modification of it. This feedback, which concerns the client���s level of severity on the target symptom compared with norms, is deliv- ered in a motivational interviewing ���style,��� wherein possibilities for change are elicited from the client in a nonthreatening manner. Discussion of the problem may extend to one or more sessions that continue to embody the fundamental spirit and methods of moti- vational interviewing. We, along with Miller (W. R. Miller, per- sonal communication, March 2001), consider this feedback-based approach to constitute an adaptation of motivational interviewing (AMI) because it is defined by the presence of the feedback component and not solely by the use of motivational interviewing per se. More broadly, we also apply the term AMI to interventions that incorporate additional nonmotivational interviewing tech- niques while retaining motivational interviewing principles as the core of treatment as well as to interventions that have been spe- cifically adapted for use by nonspecialists (Rollnick, Heather, & Bell, 1992). To date, virtually all of the empirical studies in this area (and therefore in this review) have dealt with the efficacy of AMIs, and no studies have addressed the efficacy of motivational interviewing in its relatively pure form. Three previous reviews of approaches related to motivational interviewing have been published. Noonan and Moyers (1997) reviewed the 11 clinical trials of AMIs available at that time (9 with problem drinkers and 2 with drug abusers) and concluded that 9 of these studies supported the efficacy of AMIs for addictive behaviors. Dunn, DeRoo, and Rivara (2001) performed a system- atic review of 29 randomized trials of brief interventions that claimed to use the principles and techniques of motivational in- terviewing (or what we have called AMIs) to change behavior in four areas: (a) substance abuse, (b) smoking, (c) HIV-risk reduc- tion, and (d) diet and exercise. Data on methodological features were tabled, as were calculations of effect sizes and their 95% confidence intervals, although the authors chose not to combine or compare data meta-analytically. The strongest evidence for effi- cacy was found in the alcohol and drug abuse areas, in which AMIs appeared to work well for problem drinkers and improved the rate of entry into and retention in intensive substance abuse treatment. AMI effects did not appear to diminish over time, and the effect sizes for AMIs as preludes to other treatments (e.g., inpatient care) were roughly equivalent to those for AMIs as stand-alone interventions. More recently, Burke, Arkowitz, and Dunn (2002) qualitatively reviewed 26 studies that met their specified inclusion criteria. The authors concluded that the research supported the efficacy of AMIs for alcohol problems, drug addiction, hypertension, and bulimia as well as its efficacy for encouraging compliance in patients with diabetes. Mixed support was found for AMIs in the areas of reducing cigarette smoking, increasing physical activity, and en- hancing dietary adherence in patients with hyperlipidemia. No support was found for AMIs in the reduction of HIV-risk behav- iors (e.g., needle-sharing). In general, the AMIs reviewed were superior to no-treatment control groups and less credible alterna- tive treatments and equal to active comparison treatments. After examining evidence regarding the mechanism of AMIs, Burke et al. (2002) reported that the research literature failed to shed light on how the treatment actually works. For instance, no direct support was found for the idea that AMIs exert their clinical effects by enhancing the client���s motivation to change. In addition, the authors found virtually no data to indicate for whom these treat- ments were optimal, as most clinical trials of AMIs that looked for aptitude by treatment interactions (Shoham & Rohrbaugh, 1995) were unable to find them. Thus, three previous reviews have examined the AMI literature using largely qualitative methodol- ogy, with no quantitative synthesis of this research domain to date. For the current article, we decided to review the AMI literature meta-analytically for three main reasons: (a) traditional methods of reviewing may suffer a considerable loss of power relative to meta-analytic methods, hence inflating the probability of Type II errors (Rosenthal, 1991) (b) meta-analytic reviews are likely to lead to summary statements of greater precision and objectivity (Kaplan, 1964) and (c) several controlled clinical trials of AMIs could be included that were not yet available for inclusion in any of the previous reviews. To our knowledge, the current review is the first meta-analytic examination of the motivational interviewing literature. This meta- analysis is multidimensional (Westen & Morrison, 2001), provid- ing a range of statistics bearing on outcome in addition to the usual effect sizes. Our review has five main objectives. First, we present the basic characteristics (e.g., problem types, settings, treatment lengths, comparison groups) of the controlled clinical trials of AMIs. Second, we evaluate the evidence for the efficacy of AMIs across clinical problem areas compared with control procedures (e.g., no treatment or weak alternatives) and with other active treatments. Third, these studies are examined for evidence of sustained efficacy, the ability of the AMIs to produce lasting symptomatic changes rather than an initial response solely (Westen & Morrison, 2001). Fourth, we explore evidence for the clinical impact of AMIs���the practical value or importance of an intervention to clients or to others with whom clients interact (Kazdin, 1999). Fifth, we focus on the identification of moderator variables, factors associated with variations in the outcome of controlled clinical trials of AMIs that may shed light on why different studies produced different results (Rosenthal & DiMat- teo, 2001). Method Study Selection For this review, we searched through the reference sections of all three prior reviews and the motivational interviewing website (www .motivationalinterview.org). We also conducted a database search (PsycINFO) using motivational interviewing as a key phrase, and finally, we sent out an electronic message to all members of the Motivational Interviewing Network of Trainers asking for any published or unpublished studies relevant to our purposes. This meta-analysis follows the general guidelines commonly used in reviews of the efficacy of various psychotherapies (e.g., Kazdin, 1992). For this reason, studies had to satisfy the following criteria to be included in this review: (a) the intervention under study consisted primarily of imple- menting the motivational interviewing principles discussed above rather than principles of some other approach (such as cognitive��� behavioral therapy), (b) the intervention was delivered on an individual (i.e., not group) and face-to-face (i.e., not telephone) basis, and (c) the study design met our criteria for a controlled clinical trial. In our definition, a controlled clinical trial must use the following: (a) random assignment to groups or an alternative way of equating groups of clients before treatment (e.g., se- quential assignment), (b) at least one comparison group, and (c) adequate measurement targeting pertinent problem areas. Although the controlled clinical trial has recently come under criticism (e.g., Borkovec & Caston- 844 BURKE, ARKOWITZ, AND MENCHOLA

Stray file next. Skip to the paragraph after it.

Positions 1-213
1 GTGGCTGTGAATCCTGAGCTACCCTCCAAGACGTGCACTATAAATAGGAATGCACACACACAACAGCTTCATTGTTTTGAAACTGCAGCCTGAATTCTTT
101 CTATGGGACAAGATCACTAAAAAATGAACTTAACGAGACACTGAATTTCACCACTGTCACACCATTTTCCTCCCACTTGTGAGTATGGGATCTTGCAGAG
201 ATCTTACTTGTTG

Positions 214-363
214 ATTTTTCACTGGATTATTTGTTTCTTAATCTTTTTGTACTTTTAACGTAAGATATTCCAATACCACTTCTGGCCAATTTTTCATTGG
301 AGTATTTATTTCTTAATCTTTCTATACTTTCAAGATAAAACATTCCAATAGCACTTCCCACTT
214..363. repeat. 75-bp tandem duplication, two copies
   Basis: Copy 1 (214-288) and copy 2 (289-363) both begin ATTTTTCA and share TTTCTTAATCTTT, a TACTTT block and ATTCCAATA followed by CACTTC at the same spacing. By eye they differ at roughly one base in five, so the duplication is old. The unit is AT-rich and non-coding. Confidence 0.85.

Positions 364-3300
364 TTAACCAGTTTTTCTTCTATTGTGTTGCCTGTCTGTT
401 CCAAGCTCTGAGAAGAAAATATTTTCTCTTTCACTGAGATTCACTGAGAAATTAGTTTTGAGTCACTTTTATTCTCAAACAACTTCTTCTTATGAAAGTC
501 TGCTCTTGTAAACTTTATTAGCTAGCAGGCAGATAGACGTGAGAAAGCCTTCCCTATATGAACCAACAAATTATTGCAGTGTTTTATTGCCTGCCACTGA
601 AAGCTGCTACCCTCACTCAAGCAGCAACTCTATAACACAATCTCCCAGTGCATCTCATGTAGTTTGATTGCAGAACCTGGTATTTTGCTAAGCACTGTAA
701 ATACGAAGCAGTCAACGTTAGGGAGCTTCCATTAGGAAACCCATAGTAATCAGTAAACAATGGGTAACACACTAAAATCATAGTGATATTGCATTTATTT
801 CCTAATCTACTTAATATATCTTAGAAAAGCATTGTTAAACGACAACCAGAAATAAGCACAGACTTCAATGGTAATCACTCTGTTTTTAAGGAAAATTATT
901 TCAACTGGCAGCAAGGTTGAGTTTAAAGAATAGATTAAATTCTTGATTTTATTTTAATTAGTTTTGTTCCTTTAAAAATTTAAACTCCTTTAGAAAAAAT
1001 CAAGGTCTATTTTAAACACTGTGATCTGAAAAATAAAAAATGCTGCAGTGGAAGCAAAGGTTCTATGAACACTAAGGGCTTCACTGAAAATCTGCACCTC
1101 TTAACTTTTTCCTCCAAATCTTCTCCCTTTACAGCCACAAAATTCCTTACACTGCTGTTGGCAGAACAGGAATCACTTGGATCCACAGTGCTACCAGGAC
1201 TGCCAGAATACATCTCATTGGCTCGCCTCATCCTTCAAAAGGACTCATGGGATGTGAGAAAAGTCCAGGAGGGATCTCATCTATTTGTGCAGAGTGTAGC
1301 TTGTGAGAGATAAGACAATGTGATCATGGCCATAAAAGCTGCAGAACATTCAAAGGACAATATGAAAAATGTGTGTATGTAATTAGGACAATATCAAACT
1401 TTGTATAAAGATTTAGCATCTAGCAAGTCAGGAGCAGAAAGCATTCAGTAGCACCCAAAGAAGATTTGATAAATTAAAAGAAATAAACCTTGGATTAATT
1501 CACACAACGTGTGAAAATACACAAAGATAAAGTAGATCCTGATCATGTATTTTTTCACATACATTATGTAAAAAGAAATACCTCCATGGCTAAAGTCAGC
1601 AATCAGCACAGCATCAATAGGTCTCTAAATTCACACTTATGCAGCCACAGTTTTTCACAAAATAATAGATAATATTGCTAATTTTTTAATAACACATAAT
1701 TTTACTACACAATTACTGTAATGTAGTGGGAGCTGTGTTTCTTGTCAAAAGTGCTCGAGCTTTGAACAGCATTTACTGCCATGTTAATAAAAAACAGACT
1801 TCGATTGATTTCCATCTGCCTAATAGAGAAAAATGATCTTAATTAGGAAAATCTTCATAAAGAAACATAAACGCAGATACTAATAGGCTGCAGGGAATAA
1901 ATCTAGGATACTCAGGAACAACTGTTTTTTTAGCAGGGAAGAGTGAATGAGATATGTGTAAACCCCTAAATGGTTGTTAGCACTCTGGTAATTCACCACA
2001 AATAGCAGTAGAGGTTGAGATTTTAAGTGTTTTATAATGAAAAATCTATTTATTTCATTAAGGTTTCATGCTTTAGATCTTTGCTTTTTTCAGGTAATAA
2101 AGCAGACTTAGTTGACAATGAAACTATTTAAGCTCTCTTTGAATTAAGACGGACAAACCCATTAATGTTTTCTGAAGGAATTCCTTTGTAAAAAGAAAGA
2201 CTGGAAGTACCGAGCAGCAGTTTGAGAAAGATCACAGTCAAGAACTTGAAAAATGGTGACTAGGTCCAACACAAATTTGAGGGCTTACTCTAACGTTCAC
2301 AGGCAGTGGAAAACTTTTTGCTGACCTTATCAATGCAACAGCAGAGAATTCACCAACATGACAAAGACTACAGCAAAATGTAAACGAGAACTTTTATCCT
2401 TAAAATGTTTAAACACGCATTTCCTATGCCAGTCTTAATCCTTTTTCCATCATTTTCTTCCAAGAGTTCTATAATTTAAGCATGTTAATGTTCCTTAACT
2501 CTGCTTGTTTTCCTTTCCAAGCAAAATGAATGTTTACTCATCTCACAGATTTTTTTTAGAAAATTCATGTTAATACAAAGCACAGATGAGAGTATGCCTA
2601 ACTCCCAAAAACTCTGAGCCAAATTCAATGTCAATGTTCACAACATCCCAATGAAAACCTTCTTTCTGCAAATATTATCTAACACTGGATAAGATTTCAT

guay, 1998), it remains the gold standard for evaluating treatment outcome (Stanton & Shadish, 1997). Statistical Analyses Our general data analytic approach for this review is outlined in Table 1. The specific strategies and procedures used in implementing this approach are discussed in detail in the following text. What Kind of Controlled Trials Have Been Done With AMIs? The first goal of this meta-analysis was to characterize the types of questions that have been investigated in controlled trials of AMIs. Accord- ingly, we coded descriptive characteristics relating to important method- ological and substantive features of each study. Substantive features in- cluded problem area as well as treatment setting, format, and dose, whereas methodological features included sample size, study design (i.e., type of control and/or comparison groups used), dependent measures used, and follow-up lengths and rates. What Is the Comparative Efficacy of AMIs? For each study reporting sufficient information, we calculated effect sizes and confidence intervals for the main behavioral and health outcomes at all reported follow-up times. When necessary, authors were contacted for group means and standard deviations not reported in the original article (Gentilello et al., 1999 Juarez, �� 2001 Martino, Carroll, O���Malley, & Rounsaville, 2000). All author inquiries yielded useful data for effect size calculations. For each follow-up interval of each treatment comparison involving an AMI, a unit-free effect size, g, was calculated by subtracting the control group mean from the experimental (AMI) group mean and dividing the result by the pooled standard deviation according to the following formula (Hedges & Olkin, 1985, pp. 78 ���79): Effect size g (YE YC)/s and s [(nE 1)(sE)2 (nC 1)(sC)2]/[nE nC 2] (1) where YE and YC are the experimental and control group means posttreat- ment, s is the pooled standard deviation, sE and sC are the experimental and control group standard deviations, and nE and nC are the experimental and control group sample sizes. In all cases, an unbiased estimate of the population effect size was then obtained by correcting for the bias in g (Hedges & Olkin, 1985, p. 81). When means were not available, the effect size was estimated directly from significance tests (t, F, or chi-square) according to the requisite procedures (for more details, see Rosenthal, 1991, pp. 18 ���20). For all effect sizes, 95% confidence intervals were derived from their variance, which was estimated according to the following formula (Hedges & Olkin, 1985, p. 86): 2 d) [(nE nC)/nEnC] [d2/2(nE nC)] (2) where nE and nC are the experimental and control group sample sizes respectively. How Do AMIs Compare With No-Treatment or Placebo Groups and With Other Active Treatments Across Different Problem Areas? Prior to generating combined effect size estimates, effect sizes were grouped into theoretically meaningful subcategories according to the fol- lowing two variables: (a) clinical problem area (alcohol, smoking, drug addiction, HIV-risk behaviors, or diet and exercise) and (b) design type (no-treatment and/or placebo control or active treatment comparison group). A group of independent effect size estimates was then generated within each category (e.g., AMI vs. no-treatment and/or placebo control for alcohol problems). For studies using multiple follow-up points, the first posttreatment effect size was selected. For studies using multiple outcome measures, the effect size associated with the best target measure was selected a priori according to psychometric properties and common usage (e.g., standard drinks/week as a measure of alcohol consumption). When possible, combined effect sizes were also generated separately for second- ary target measures, such as peak blood alcohol concentration for alcohol problems. The combined effect size (dc), was computed by weighting each indi- vidual effect size according to the inverse of its variance. In this way, each study contributed to the combined estimate according to the precision of its own effect size estimates (i.e., studies with larger sample sizes contributed more heavily to the combined effect size). For each combined effect size, 95% confidence intervals were derived from the variance of dc (Hedges & Olkin, 1985, p. 113). Table 1 General Data Analytic Approach for Review Key question Data analytic strategy 1. What kind of controlled trials have been done with adaptations of motivational interviewing (AMIs)? Code descriptive characteristics of all 30 studies 2. What is the comparative efficacy of AMIs? Compute individual effect sizes for each study (a) How do AMIs compare with no-treatment or placebo groups across different problem areas? Compute combined effect sizes for AMIs versus no-treatment/ placebo comparison groups by problem area (b) How do AMIs compare with other active treatment across different problem areas? compute combined effect sizes for AMIs versus active treatment comparison groups by problem area 3. What is the sustained efficacy of AMIs? Compare posttreatment and follow-up effect sizes of AMIs 4. What is the clinical impact of AMIs? For AMI studies, whenever available, combine percentage improved data compute and combine within-AMI effect sizes combine drinking frequency data from alcohol studies compute combined effect sizes for social impact measures 5. What factors might account for any observed differences in effect sizes across these studies? If Q tests indicate significant heterogeneity, subdivide effect size groupings further using categorical moderators code and analyze potential moderators by multiple regression 845 MOTIVATIONAL INTERVIEWING META-ANALYSIS